Effective democracy requires a healthy balance between civic rights and obligations. Most Americans appear to be well informed of and eager to protect their civic rights, but too many lack commitment to their civic obligations for the proper functioning of a constitutional democracy.
The first is lack of time. Students complain that too many demands are placed on them, such as competing for good grades, needs for after-school jobs, athletic commitments, and family obligations, which leave little time for other endeavors. A second reason often cited by students is the lack of parental encouragement. When parents do not have time to devote to Boy Scouts, community projects, or the American Heart Association, their children do not have role models for civic service. We are often asking students to perform services that are beyond their realm of experience and therefore completely foreign to them. According to some experts, however, perhaps the greatest reason is that we simply do not ask young people to get involved. We incorrectly assume that youngsters will seek opportunities to serve and disregard their need to be invited.
The final two reasons identified by this study involve the perceptions of youth toward democracy. Many young Americans do not understand the obligations of the citizen in a democratic society. They are well aware of their personal rights and freedoms, but are sadly ignorant of their duties. Finally, most youth have too little faith in our political institutions and leaders and in their ability to bring about positive change.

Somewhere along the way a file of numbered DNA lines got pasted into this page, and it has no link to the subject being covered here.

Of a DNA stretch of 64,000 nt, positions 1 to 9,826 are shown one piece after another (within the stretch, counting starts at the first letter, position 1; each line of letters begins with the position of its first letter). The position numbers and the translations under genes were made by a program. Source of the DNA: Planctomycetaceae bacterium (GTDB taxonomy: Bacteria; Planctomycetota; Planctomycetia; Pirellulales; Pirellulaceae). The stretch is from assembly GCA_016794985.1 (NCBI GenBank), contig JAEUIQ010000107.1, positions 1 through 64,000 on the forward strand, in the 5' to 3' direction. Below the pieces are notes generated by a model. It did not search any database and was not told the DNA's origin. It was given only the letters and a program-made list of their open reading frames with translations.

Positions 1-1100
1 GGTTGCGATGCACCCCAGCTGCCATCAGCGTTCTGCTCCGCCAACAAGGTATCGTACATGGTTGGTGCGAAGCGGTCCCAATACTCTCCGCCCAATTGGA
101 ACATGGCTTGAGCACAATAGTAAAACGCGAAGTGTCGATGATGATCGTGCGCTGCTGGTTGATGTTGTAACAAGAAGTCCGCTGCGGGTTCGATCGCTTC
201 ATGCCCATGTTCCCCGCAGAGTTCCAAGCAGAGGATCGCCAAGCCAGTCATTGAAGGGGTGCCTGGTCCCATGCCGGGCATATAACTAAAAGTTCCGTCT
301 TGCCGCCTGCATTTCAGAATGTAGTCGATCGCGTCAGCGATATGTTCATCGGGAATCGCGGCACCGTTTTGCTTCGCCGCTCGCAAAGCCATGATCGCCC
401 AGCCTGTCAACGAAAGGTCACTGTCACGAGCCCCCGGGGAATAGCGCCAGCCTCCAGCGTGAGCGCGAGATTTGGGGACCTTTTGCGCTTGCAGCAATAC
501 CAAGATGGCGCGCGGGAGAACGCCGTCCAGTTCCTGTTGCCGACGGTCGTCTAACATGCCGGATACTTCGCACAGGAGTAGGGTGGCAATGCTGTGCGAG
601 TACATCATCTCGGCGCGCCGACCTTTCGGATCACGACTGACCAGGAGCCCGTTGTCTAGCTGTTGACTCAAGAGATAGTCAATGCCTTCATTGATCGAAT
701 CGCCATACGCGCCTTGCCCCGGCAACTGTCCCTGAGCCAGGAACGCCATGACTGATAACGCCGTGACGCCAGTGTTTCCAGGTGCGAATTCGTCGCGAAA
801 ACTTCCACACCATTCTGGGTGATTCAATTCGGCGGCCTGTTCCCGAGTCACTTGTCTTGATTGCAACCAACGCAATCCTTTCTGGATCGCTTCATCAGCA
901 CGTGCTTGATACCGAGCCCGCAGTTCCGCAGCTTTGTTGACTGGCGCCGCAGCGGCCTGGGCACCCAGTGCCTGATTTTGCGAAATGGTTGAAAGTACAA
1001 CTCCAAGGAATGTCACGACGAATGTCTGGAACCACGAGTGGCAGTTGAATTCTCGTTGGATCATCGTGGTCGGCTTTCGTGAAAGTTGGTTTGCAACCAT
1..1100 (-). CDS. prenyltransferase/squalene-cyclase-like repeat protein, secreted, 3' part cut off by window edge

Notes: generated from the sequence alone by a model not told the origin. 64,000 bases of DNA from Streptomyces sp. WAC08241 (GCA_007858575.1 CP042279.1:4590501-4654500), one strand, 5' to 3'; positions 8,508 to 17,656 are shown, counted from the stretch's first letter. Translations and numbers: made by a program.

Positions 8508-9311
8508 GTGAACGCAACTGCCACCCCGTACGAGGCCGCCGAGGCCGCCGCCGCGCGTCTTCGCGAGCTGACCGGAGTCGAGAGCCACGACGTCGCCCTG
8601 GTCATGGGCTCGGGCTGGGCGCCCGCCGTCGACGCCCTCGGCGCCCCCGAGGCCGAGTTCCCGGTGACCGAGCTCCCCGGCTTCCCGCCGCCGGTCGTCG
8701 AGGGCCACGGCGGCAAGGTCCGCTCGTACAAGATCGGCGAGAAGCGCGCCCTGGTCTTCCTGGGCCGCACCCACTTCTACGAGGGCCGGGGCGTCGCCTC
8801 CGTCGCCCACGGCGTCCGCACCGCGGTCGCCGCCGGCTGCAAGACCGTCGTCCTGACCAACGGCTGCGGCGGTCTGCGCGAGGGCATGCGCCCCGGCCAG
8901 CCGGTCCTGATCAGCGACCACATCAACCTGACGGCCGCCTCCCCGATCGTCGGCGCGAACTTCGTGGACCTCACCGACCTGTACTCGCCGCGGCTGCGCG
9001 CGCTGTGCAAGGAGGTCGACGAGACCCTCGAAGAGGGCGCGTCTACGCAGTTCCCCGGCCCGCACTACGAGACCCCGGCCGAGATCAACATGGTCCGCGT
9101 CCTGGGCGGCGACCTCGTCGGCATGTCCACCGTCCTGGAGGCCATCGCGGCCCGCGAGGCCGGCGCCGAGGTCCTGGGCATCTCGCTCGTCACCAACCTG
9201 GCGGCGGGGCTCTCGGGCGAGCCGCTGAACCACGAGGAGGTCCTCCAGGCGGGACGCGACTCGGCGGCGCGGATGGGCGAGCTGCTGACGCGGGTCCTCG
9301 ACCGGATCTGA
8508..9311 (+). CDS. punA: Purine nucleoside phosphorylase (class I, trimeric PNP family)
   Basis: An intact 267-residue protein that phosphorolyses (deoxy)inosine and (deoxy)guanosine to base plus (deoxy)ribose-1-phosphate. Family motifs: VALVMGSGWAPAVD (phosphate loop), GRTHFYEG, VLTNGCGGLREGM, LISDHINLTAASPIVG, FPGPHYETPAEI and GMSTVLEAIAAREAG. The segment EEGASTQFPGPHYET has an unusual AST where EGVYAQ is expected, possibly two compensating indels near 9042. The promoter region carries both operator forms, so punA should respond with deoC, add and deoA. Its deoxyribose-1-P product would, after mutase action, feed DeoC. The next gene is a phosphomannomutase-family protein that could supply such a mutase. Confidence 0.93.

Morris Janowitz (1983) takes a slightly different approach to the question of why youngsters are reluctant to serve by suggesting that most have been conditioned to act on their own narrow self-interests. They perceive national and community service as contrary to their own personal economic goals and as a restrictive environment that infringes upon their quest for personal pleasure. Civic education must work to reaffirm the beliefs of young Americans that self-interests are always deeply rooted in community and nation, and that serving one's nation and community also serves oneself.
Proponents of service learning believe the factors that discourage youth service would be eliminated if youngsters were given the opportunity to experience service in a carefully controlled and meaningful environment. If young persons had this opportunity, they would come to understand that citizenship requires a balance between giving and receiving. They would learn to appreciate democracy as a social compact in which the members of society mutually care for each other, their community, and their nation. Youngsters would become empowered contributors along with adults in improving their community and nation. When young people are given such opportunities, participatory citizenship becomes what Alexis de Tocqueville referred to as "habits of the heart" (Democracy In America, 1835).